Associates of Dental Arts
Dr. Gregory Kivett

To HEENT or to HEENOT, That Is the Questions

Dentist have known for a long time that oral health is inexorably linked to overall health and wellness but other medical health professionals have been slow to include oral health into their regular exams. According to an article on medicalnewstoday.com, The Interprofessional Oral Health Grant Team is stepping into this gap in oral care and is looking to put “‘the mouth back in the head’” through the New York University College of Nursing's (NYUCN) Teaching Oral-Systemic Health (TOSH) program.

The traditional examination at a doctor’s office consists of the head, ears, eyes, nose, and throat (HEENT). The TOSH program wants to add the teeth, gums, mucosa, tongue, and palate to the examination by promoting a head, ears, eyes, nose, oral cavity and throat (HEENOT) exam. By teaching the HEENOT vs the traditional HEENT program, medical practitioners will be better able to identify oral health problems and refer their patients to a dentist as needed.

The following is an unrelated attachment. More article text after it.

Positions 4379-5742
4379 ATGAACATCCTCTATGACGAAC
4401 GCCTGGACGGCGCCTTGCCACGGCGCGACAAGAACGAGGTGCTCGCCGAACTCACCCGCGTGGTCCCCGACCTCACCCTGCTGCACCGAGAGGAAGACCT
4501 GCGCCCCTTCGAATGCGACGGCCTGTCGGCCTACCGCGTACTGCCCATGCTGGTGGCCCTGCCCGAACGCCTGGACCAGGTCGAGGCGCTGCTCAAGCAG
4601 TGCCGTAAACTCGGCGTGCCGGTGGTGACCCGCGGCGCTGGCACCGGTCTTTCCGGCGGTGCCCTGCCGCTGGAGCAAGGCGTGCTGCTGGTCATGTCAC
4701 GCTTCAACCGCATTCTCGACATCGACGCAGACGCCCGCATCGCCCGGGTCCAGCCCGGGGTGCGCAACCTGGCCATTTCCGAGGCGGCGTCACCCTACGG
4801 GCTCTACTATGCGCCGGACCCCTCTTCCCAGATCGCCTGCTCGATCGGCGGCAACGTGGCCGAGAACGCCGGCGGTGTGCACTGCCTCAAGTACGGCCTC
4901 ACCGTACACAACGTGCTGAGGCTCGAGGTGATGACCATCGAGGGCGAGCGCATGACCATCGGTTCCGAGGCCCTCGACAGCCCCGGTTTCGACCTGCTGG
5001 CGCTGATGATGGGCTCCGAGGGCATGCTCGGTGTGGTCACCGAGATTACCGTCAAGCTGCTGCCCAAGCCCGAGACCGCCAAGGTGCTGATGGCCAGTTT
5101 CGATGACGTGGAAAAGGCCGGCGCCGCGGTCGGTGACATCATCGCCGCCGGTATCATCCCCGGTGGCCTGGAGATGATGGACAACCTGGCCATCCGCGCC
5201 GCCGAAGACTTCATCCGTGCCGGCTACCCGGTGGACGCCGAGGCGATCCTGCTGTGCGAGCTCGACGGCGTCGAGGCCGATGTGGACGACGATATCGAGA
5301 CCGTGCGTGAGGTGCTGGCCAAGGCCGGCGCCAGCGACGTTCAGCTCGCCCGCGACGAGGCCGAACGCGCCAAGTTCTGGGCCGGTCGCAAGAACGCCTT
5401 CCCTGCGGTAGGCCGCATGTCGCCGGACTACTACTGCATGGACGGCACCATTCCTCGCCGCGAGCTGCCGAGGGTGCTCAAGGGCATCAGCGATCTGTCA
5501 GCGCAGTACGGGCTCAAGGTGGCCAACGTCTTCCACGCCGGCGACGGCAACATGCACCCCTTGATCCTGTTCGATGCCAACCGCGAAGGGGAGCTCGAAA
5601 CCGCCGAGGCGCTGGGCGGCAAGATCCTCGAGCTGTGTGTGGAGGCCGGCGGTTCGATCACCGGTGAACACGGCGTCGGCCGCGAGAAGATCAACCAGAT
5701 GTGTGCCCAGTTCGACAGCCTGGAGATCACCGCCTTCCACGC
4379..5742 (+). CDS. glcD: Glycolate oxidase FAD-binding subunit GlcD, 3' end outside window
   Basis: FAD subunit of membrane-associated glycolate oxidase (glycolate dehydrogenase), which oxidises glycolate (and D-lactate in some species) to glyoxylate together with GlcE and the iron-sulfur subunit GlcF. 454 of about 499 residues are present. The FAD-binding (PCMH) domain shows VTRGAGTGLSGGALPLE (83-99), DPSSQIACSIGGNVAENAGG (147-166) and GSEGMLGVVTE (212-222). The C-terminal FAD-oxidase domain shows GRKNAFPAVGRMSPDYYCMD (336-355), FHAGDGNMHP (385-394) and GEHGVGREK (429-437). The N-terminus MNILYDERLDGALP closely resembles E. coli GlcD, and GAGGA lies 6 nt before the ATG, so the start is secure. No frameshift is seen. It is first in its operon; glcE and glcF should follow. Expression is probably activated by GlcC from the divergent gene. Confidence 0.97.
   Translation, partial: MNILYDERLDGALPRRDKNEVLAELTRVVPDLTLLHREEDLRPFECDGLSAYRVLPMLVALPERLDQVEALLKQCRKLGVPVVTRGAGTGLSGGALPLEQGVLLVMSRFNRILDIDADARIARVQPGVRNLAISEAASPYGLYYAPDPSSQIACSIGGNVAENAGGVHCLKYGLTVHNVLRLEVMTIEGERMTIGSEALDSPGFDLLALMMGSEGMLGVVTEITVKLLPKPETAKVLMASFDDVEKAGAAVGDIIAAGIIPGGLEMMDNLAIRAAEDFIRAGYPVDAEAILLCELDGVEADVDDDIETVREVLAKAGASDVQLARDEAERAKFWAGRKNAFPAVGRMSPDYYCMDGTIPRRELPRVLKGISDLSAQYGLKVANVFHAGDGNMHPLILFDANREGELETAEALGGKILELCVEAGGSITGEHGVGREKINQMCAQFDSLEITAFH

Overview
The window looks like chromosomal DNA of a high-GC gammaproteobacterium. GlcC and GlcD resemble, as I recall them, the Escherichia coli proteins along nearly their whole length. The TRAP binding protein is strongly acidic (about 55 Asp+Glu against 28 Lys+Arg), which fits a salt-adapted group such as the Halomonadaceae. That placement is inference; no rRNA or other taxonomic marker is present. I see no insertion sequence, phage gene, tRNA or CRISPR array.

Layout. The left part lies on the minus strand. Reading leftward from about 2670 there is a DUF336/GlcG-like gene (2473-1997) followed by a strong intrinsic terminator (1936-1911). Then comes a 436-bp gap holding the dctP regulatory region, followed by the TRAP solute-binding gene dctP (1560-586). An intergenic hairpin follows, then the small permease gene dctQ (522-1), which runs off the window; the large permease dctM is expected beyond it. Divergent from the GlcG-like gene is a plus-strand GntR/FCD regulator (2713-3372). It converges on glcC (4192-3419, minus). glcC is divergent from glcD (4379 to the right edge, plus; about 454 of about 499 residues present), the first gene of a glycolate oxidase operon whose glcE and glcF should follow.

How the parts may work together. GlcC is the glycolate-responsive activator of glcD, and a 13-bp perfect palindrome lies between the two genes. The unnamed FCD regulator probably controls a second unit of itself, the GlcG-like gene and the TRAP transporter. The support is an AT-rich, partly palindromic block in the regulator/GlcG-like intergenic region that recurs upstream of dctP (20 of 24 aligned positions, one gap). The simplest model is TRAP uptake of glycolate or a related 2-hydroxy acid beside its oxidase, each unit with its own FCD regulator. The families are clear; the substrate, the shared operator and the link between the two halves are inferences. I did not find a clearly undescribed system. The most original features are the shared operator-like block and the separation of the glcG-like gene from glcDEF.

Some of the major reasons TOSH highlights in the article for why doctors should practice HEENOT includes:

  • Early childhood caries (cavities) are the most common chronic disease of childhood in 5-17 year olds, 5 times more common than asthma
  • Application of fluoride varnish can reduce the incidence of caries in children by up to 50%
  • Oral cancer morbidity and mortality rates have not declined over the past 10 years, at least, in part, related to absent or inadequate oral exams
  • Human papillomavirus (HPV) is associated with the recent rise in the incidence of oropharyngeal cancer
  • Linkages between diabetes and periodontal disease are established
  • Older adults taking multiple medications for chronic health problems often have xerostomia (dry mouth) increasing their risk for tooth decay and poor nutrition

According to the article, the TOSH program is showing great results in increasing communication between various healthcare providers about oral health and is increasing patient referrals to dentists to take care of their oral health. By acknowledging the mouth body connection and working with dentists, medical doctors and dentists will be able to better protect the health of their patients and save patients time and money. Hopefully more and more healthcare providers will include oral cavity as part of their exam to improve the overall health of their patients.

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